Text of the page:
Media Spotlight on 'Dark Side'

New York Magazine, Berkeley’s Greater Good Science Center, and Oprah Praise Kashdan’s 'The Upside of Your Dark Side'

Media Spotlight on 'Dark Side'

Todd Kashdan, faculty member, Department of Psychology and senior scientist, Center for the Advancement of Well-Being, seems to have hit a societal nerve with his book (co-authored with Robert Biswas-Diener) The Upside of Your Dark Side.

New York Magazine and the website of the University of California, Berkeley, Greater Good Institute include two essays by Kashdan and Biswas-Diener based upon the book, in which the authors highlight the benefits that “negative” personality traits bring to the right situations, along with the utility of anger and how best to manage and express it. The November 2014 issue of O, The Oprah Magazine, relied on Dark Side as support for including “anger, guilt, and anxiety” among its list of things to be grateful for.

Kashdan is enthusiastic about having the work discussed in the popular press. “The idea that science will impact the world by writing in scientific journals is an antiquated notion,” he explains. "There is too much information and scientists often forget to be humans first and scientists second. That is, jargon interferes with educating the public. To share the merits of science, we need to be storytellers, we need to evoke emotions, we need to be entertaining, and we need to be clear about why people should care about science and how it can influence their lives.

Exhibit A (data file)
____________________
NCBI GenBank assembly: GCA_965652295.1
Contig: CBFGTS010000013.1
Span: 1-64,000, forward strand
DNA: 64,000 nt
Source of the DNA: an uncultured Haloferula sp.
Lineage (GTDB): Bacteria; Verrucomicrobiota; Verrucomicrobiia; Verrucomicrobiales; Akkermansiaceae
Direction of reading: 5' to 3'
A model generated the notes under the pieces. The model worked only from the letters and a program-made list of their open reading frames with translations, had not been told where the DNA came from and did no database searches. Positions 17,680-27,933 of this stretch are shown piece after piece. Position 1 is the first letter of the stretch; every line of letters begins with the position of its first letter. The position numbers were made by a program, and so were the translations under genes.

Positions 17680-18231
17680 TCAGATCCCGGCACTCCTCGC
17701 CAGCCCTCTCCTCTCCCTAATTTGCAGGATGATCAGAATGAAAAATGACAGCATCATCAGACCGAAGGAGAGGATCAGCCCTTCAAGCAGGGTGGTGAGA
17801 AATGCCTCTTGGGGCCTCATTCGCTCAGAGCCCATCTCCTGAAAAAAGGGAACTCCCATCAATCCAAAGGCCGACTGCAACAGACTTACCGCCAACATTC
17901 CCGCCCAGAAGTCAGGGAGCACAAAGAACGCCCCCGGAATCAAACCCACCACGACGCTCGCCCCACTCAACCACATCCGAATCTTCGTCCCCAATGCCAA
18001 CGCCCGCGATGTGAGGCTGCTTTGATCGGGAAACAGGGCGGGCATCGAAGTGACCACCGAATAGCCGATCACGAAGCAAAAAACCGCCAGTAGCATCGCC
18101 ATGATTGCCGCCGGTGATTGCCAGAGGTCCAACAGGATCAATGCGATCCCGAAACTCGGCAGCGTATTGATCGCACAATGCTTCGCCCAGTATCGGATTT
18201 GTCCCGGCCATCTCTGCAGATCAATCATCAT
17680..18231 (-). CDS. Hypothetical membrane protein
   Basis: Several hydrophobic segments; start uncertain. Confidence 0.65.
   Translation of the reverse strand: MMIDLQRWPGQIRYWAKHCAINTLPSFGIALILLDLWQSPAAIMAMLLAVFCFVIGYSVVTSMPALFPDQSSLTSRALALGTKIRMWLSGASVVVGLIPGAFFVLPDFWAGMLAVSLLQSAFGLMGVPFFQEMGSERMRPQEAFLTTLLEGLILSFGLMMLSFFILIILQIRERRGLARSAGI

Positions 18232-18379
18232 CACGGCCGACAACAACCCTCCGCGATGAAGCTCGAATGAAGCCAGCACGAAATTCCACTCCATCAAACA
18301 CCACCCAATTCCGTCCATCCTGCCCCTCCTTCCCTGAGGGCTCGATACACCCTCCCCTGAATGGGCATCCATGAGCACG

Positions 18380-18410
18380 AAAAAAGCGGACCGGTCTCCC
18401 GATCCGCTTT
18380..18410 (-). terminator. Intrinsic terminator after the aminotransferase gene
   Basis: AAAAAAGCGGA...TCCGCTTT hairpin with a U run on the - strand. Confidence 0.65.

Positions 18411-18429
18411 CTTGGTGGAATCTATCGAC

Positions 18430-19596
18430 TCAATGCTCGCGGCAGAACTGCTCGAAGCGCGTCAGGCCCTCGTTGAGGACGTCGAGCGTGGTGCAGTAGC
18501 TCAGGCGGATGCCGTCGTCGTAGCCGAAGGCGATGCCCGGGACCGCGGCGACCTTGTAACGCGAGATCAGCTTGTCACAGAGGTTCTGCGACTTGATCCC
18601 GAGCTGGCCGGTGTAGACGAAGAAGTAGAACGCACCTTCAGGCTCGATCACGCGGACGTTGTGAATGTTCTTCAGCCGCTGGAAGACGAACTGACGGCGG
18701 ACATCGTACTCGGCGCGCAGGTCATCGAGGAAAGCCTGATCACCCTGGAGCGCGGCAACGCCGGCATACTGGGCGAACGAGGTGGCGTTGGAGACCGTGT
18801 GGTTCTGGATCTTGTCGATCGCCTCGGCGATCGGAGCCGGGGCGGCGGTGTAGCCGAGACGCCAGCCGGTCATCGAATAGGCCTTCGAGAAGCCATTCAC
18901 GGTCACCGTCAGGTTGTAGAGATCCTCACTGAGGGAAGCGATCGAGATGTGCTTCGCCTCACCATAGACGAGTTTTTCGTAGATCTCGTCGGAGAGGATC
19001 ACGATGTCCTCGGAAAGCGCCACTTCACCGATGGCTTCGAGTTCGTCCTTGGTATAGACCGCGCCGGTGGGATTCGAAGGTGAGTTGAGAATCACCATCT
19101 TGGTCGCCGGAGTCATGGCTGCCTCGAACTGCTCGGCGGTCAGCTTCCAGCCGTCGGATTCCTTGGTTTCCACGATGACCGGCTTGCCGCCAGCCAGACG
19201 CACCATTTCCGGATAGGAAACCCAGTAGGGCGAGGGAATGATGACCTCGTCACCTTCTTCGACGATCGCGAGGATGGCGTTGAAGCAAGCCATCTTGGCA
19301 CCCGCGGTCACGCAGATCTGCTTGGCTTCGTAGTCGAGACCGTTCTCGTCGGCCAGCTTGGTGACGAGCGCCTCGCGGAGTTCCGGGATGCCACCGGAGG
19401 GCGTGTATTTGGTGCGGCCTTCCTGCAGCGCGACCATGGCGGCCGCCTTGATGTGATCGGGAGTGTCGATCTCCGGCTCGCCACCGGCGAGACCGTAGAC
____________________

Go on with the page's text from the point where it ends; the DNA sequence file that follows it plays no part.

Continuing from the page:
“My co-author and I wrote this book to offer a counterpoint to the public obsession with happiness and positivity. There are decades of research suggesting that in certain situations, we are better off when we deviate from positivity and accept and harness darker sides of our personality - anger, anxiety, boredom, disgust, mindlessness, and even grandiose narcissism and the fearless dominance of psychopaths. We are not talking about becoming a grumpy, narcissistic, selfish person. We are talking about appreciating those parts of our personality that are uncomfortable, unwanted, and socially undesirable and yet, exactly what we often need to make progress toward the goals that matter most to us."